Christmas Cookies.

What makes a Christmas cookie a Christmas cookie?  I ask myself this question every year as I prepare to bake.  Since I became a full-time homemaker I usually organize my thoughts and baking pantry in November, beginning with a thorough detailing of my kitchen.  That didn't happen this year - for some reason the time is flying much faster than I can fathom.  But I'm nearly done with my baking for the season, using my method of batch-a-day baking, which I pretty much have always done around Christmastime since setting off on my own.  It might be hard to make 12 kinds of cookies in a single day, but 12 types over a couple of weeks, even when holding down a couple of jobs is surprisingly easy.  Or maybe just surprisingly easy for someone who loves to bake.

cinnamon pinwheels

Frequently I end up with more than 12 types of sweets, but 12 is my goal for a nice selection for a cookie plate or tin.  I like to choose naturally long-lasting things to bake first like biscotti, and then move on those that freeze well after baking, leaving any more perishable types for last minute.  But I'm not so much an icebox cookie fan; the slice and bake notion is appealing, but requires some finesse that I can't always muster.  (But, I did make time and patience enough for these Cinnamon Pinwheels from King Arthur Flour.  The dough was a bit tricky and soft, but they paid off.)

cinnamon pinwheels.

I have no rhyme or reason for Christmas cookies, what makes my cookies Christmas cookies is baking them around Christmastime.  It's unfortunate that I never make decorated sugar cut-out shapes.  My Mom makes dozens and dozens of sugar cookies at Christmas.  For the bulk of my youth, visions of wax paper lined countertops with drying cookies decorated by our family signaled that Christmas was almost here.  My Mom would spread the icing and my brothers and I, armed with sprinkles and colored sanding sugar, and red hot candies (not to mention the silver dragees that were not intended to be eaten but always were), would take turns making miniature, edible artworks.  I don't think I'm exaggerating that some years there were upwards of 70 dozen when we finished.  They were stored in big plastic bowls on our old-fashioned, naturally frozen back porch, and given freely to nearly every friend and neighbor.

I can't say that I have many traditions of my own like that.  I make different cookies every year, ones that catch my attention here and there, ones that might require slightly more dedication than a non-holiday event cookie.  Some are just plain, however.  One of my favorites happens to be this one from a decade-old Martha Stewart Magazine:  Grammy's Chocolate Cookies.  I do make this cookie nearly every year, so I suppose in a way it has become my tradition.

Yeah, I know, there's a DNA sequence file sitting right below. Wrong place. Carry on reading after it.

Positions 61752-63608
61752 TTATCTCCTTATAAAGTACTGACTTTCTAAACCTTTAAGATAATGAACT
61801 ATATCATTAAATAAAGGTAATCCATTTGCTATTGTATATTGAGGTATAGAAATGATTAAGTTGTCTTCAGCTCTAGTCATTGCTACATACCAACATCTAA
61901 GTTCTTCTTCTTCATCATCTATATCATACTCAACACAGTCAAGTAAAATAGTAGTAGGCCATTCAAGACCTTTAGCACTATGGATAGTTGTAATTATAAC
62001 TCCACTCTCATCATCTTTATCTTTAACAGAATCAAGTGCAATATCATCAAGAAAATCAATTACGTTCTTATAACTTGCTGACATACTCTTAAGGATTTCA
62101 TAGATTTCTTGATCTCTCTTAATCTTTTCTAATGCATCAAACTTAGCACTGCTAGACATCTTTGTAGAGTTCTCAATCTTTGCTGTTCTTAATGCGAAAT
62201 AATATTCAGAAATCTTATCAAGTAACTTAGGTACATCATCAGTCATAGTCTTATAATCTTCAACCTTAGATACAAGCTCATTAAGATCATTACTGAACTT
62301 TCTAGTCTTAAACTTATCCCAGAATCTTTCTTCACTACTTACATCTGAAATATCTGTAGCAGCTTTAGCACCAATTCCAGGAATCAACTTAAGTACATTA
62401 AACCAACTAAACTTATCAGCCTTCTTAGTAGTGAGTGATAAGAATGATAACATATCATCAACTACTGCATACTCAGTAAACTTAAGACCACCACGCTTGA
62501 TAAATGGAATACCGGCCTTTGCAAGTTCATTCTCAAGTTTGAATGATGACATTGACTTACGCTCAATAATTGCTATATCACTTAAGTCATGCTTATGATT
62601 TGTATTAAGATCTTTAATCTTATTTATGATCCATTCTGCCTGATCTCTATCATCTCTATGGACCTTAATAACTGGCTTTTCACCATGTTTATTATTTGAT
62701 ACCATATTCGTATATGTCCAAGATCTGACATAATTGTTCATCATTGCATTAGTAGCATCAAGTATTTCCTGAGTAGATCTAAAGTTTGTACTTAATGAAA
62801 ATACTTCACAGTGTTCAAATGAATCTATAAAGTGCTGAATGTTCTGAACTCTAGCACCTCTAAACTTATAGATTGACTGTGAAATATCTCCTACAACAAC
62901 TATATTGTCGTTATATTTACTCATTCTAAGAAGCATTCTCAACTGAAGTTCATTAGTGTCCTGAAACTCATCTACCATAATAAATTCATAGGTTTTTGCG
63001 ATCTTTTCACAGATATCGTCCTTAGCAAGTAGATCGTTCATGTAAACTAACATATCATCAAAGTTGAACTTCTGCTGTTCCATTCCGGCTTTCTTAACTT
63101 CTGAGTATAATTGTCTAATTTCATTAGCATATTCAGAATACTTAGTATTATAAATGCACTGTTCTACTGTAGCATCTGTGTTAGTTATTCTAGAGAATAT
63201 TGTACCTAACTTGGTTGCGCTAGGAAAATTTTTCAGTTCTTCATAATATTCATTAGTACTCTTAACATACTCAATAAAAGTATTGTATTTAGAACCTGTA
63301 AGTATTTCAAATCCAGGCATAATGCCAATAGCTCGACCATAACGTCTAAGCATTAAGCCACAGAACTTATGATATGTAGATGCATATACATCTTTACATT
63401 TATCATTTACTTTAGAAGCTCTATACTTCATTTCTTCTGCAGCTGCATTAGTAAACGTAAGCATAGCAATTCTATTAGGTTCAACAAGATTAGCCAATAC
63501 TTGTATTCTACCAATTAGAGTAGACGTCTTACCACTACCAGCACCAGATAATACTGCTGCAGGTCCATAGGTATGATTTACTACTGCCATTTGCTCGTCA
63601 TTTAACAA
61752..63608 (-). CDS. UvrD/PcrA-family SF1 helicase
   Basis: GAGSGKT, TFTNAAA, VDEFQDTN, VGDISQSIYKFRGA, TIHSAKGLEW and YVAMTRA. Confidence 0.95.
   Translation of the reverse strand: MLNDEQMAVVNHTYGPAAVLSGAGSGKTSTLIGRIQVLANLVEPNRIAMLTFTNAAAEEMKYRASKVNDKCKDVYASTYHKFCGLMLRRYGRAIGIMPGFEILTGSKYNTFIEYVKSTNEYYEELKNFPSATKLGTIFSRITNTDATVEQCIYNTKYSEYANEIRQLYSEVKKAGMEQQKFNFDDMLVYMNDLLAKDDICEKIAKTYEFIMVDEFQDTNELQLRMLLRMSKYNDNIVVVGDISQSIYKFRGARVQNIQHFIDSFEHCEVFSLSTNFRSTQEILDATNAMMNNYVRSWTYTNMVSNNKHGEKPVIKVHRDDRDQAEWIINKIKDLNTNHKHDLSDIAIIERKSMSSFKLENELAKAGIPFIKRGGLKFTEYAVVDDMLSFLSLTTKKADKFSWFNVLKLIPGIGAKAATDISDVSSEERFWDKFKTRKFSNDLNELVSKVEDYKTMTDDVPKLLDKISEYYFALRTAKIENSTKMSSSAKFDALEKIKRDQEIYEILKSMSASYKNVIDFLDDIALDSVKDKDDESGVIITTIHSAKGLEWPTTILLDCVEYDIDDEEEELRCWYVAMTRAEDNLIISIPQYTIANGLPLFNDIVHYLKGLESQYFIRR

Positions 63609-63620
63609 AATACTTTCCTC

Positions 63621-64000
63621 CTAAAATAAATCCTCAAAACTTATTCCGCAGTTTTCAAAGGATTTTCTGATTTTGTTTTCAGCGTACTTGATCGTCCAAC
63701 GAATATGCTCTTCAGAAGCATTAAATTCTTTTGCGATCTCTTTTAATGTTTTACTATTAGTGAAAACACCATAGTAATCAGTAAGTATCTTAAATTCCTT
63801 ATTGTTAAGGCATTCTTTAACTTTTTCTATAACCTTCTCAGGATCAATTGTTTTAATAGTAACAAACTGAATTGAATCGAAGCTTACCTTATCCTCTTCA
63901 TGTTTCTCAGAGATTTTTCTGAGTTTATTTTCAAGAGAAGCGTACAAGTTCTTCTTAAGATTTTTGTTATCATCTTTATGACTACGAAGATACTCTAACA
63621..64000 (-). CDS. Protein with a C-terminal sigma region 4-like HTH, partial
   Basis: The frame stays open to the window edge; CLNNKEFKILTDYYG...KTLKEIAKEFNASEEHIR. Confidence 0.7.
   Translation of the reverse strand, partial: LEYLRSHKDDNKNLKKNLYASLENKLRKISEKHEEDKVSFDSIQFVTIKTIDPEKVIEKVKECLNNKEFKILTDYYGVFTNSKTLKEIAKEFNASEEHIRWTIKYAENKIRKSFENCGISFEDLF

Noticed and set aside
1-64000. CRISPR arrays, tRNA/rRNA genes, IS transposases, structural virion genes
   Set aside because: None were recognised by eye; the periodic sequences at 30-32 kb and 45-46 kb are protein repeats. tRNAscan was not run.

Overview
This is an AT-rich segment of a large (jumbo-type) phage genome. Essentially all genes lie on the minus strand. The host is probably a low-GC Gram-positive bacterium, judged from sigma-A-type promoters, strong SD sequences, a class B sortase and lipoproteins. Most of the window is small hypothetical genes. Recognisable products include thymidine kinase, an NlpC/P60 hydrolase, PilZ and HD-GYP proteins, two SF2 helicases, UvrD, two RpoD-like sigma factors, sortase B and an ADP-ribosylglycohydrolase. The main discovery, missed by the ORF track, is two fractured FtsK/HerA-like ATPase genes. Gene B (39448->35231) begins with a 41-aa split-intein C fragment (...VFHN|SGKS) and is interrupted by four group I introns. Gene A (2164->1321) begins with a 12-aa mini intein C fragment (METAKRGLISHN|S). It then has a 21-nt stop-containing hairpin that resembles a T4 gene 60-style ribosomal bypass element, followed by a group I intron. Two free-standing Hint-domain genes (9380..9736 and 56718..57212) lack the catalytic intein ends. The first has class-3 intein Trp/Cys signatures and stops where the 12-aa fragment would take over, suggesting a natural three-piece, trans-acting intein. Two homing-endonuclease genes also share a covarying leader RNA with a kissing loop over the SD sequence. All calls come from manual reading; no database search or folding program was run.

grammy's chocolate cookies.

These cookies don't seem remarkable, until you pop one in your mouth.  They are definitely the cookie that you swear you remember sitting at your grandmother's table eating too many of... along with a glass of cold milk of course.  They store well in the freezer and at room temperature, and the recipe makes a lot.  I like to use coarser raw sugar for rolling them in; it makes them sparkle a bit more. 

I always make the dough the day before using it, or at least several hours before if I'm in a hurry.  If you rush it, the butter-heavy dough melts into a big mess when you attempt rolling it into balls.  I know from experience.  I adapted the way I store the dough to allow for less mess.

Grammy's Chocolate Cookies (Martha Stewart Magazine - but this recipe differs from the in print version)
yield about 6 dozen
  • 2 cups + 2 Tablespoons all-purpose flour
  • 3/4 cup Dutch cocoa powder
  • 1 teaspoon baking soda
  • 1/2 teaspoon salt
  • 10 oz. butter (2 1/2 sticks) unsalted, butter room temperature
  • 2 cups granulated sugar (additional granulated or raw sugar for dipping)
  • 2 large eggs
  • 2 teaspoons pure vanilla extract
Sift flour, cocoa powder, baking soda, and salt together in a medium bowl.  Set aside.
In a large bowl (or the bowl of  a stand mixer with the paddle attachment), beat the butter with the sugar and eggs until fluffy, at least 3 minutes.  Add the vanilla, and beat another minute to combine.  (Scrape down the sides of the bowl as needed.)

Reduce mixer speed to low and add the sifted dry ingredients slowly until just mixed.  Spread a sheet of parchment (or cling film will work too) out on the counter, and transfer the dough onto it.  Use a knife to spread it into a flattish rectangle, and top with another sheet of parchment (or cling film).  Put the dough in the refrigerator for at least 2 hours and up to 2 days.  (Make sure the dough is well covered so the air doesn't get at it.)